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From Gianmarco De Francisci Morales <g...@apache.org>
Subject Re: [jira] [Created] (GIRAPH-249) Move part of the graph out-of-core when memory is low
Date Sat, 18 Aug 2012 10:11:40 GMT
Hi,
interesting discussion.

On Fri, Aug 17, 2012 at 11:03 PM, Alessandro Presta <alessandro@fb.com>wrote:

> So, should we start brainstorming on possible approaches?
>
> I'll begin by listing some assumptions we may (or may not) consider
> reasonable (most of these have already come up at some point from various
> people):
>
> - Most algorithms need to iterate over all edges/messages, hence we could
> stop offering random access. This should allow for compact/serialized
> representations and even streaming data as we compute.
>

I guess we could have different versions of basic vertexes that we could
provide, each with different features.
For example RandomAccessVertex could provide fast random access to edges at
the expense of more memory footprint, while SequentialAccessVertex could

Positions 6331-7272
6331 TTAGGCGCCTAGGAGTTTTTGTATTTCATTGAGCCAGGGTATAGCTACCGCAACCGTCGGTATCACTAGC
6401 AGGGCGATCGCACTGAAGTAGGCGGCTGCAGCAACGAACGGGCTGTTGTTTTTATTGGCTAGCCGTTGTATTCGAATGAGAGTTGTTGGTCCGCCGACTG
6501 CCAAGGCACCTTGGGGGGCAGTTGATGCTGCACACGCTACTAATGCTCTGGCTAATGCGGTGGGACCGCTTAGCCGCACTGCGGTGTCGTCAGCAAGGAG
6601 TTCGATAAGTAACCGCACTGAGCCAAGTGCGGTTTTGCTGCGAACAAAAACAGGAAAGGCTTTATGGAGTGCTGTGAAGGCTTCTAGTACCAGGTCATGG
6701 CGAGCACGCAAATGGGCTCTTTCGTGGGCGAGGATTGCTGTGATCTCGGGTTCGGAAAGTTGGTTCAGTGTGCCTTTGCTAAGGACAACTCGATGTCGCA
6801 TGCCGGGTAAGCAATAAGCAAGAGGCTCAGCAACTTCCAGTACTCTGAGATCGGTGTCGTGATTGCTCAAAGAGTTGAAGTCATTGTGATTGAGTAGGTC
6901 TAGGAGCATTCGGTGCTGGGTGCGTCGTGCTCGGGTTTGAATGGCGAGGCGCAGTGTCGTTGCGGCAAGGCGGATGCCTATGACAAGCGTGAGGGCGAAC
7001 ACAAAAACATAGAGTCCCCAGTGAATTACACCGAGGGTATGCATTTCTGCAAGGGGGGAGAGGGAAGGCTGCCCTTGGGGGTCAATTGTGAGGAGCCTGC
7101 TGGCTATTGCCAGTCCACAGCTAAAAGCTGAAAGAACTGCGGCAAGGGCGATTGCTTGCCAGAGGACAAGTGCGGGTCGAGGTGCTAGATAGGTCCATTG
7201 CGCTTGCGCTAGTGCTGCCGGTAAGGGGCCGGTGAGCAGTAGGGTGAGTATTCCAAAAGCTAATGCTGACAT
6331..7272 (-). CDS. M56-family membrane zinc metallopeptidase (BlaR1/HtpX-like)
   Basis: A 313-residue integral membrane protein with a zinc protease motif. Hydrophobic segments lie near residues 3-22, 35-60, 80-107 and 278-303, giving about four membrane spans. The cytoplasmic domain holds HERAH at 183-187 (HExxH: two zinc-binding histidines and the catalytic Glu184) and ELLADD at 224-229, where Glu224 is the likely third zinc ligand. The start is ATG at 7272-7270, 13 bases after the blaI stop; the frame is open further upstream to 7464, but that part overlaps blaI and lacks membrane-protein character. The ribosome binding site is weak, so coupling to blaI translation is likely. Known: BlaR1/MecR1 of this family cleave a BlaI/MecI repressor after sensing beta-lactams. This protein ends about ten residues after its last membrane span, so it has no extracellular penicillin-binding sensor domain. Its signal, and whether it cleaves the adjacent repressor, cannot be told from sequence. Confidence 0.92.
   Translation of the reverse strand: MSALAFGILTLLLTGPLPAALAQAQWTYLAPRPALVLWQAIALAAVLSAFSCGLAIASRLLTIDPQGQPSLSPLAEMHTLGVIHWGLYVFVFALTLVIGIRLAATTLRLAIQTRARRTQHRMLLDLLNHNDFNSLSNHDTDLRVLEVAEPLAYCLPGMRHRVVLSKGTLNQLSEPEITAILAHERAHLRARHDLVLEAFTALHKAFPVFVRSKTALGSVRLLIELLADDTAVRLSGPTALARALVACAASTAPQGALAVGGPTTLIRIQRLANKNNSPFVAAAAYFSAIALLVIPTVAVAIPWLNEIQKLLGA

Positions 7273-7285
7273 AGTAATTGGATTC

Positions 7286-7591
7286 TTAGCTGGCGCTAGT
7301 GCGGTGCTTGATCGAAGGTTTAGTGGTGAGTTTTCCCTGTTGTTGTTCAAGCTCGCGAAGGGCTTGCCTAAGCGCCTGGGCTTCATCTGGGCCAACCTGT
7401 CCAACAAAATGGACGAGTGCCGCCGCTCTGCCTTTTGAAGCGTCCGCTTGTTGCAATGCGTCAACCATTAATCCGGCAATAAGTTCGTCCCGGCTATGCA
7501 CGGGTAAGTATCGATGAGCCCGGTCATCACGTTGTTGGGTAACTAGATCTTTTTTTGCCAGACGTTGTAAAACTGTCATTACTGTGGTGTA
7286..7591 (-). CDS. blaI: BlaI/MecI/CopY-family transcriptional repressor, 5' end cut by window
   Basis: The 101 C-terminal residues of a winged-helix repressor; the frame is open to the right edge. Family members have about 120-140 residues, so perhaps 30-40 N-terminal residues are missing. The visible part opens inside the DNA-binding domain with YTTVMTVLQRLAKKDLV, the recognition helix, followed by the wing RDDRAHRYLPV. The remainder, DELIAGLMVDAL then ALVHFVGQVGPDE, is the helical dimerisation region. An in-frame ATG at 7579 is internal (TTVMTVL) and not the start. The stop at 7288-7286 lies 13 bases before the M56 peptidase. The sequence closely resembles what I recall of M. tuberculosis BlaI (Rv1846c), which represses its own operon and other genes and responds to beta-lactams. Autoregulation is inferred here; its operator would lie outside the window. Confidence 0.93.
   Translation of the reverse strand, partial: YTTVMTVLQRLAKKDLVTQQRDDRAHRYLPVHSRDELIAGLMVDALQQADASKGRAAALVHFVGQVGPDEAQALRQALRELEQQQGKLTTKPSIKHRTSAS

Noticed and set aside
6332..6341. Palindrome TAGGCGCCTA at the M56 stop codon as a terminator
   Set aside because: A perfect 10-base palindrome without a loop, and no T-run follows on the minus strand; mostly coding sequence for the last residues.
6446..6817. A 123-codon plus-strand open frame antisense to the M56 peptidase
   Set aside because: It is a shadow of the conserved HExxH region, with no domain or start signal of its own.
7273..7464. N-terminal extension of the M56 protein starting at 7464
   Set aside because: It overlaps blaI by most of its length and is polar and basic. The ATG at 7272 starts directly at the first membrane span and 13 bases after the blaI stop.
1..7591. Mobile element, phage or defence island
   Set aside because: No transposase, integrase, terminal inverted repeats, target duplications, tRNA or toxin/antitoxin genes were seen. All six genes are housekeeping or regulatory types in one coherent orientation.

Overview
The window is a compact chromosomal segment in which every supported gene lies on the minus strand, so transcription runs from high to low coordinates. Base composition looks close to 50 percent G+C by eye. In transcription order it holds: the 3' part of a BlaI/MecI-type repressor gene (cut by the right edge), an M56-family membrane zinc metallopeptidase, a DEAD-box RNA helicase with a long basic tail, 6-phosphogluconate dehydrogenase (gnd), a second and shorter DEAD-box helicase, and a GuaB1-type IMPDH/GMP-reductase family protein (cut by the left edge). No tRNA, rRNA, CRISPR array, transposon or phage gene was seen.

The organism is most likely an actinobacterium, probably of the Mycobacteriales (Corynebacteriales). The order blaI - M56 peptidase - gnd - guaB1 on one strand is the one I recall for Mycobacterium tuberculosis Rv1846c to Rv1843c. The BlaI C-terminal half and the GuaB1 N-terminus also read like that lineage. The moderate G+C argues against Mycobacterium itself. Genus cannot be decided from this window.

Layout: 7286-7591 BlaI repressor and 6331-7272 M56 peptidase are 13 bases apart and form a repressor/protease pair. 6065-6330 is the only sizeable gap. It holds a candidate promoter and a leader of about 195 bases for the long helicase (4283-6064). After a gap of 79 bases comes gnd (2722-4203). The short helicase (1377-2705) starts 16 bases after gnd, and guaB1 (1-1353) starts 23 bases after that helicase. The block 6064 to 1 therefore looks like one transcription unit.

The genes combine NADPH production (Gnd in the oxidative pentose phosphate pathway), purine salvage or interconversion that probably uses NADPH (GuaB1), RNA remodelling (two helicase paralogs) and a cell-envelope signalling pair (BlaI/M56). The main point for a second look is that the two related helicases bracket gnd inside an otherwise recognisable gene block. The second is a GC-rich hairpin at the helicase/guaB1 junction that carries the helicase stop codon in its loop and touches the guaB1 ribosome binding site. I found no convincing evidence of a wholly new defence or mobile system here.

save space by encoding the edges in some compact form (e.g. gap coding).


> - We need to reduce object instantiations. By keeping data serialized, we
> could re-use objects: think of a single vertex object that reads its
> serialized data and computes on the spot; edge/message iterators can be
> backed by a byte array/stream.
>

That's definitely a must. Object instantiation takes a long time, bloats
the memory and forces the GC to do extra work.
By keeping everything in ByteBuffers and using primitives we could remove
object instantiation completely.
The only problem, alas, is that Java generics don't play well with
primitives.


> - It may be desirable to always store at least the vertex ids in memory. A
> partition can become a container of ids instead of full vertices. We may
> restrict the vertex id type to something like 64bit integers if that makes
> life easier.
>

I guess that would do in most cases.
Though sometimes it might be convenient to use strings as IDs, maybe even
just for testing.

On the other hand, if we have a good random access structure that can
compress also the IDs, why not use it to implement a partition and keep
everything there?

Cheers,
--
Gianmarco


> On 8/17/12 7:20 PM, "Avery Ching" <aching@apache.org> wrote:
>
> >Agreed, we should (and will be) moving more along these directions (byte
> >arrays / ByteBuffer) in the future for Giraph.
> >
> >On 8/17/12 8:36 AM, Sebastian Schelter wrote:
> >> Stratosphere even employs its own memory management by serializing data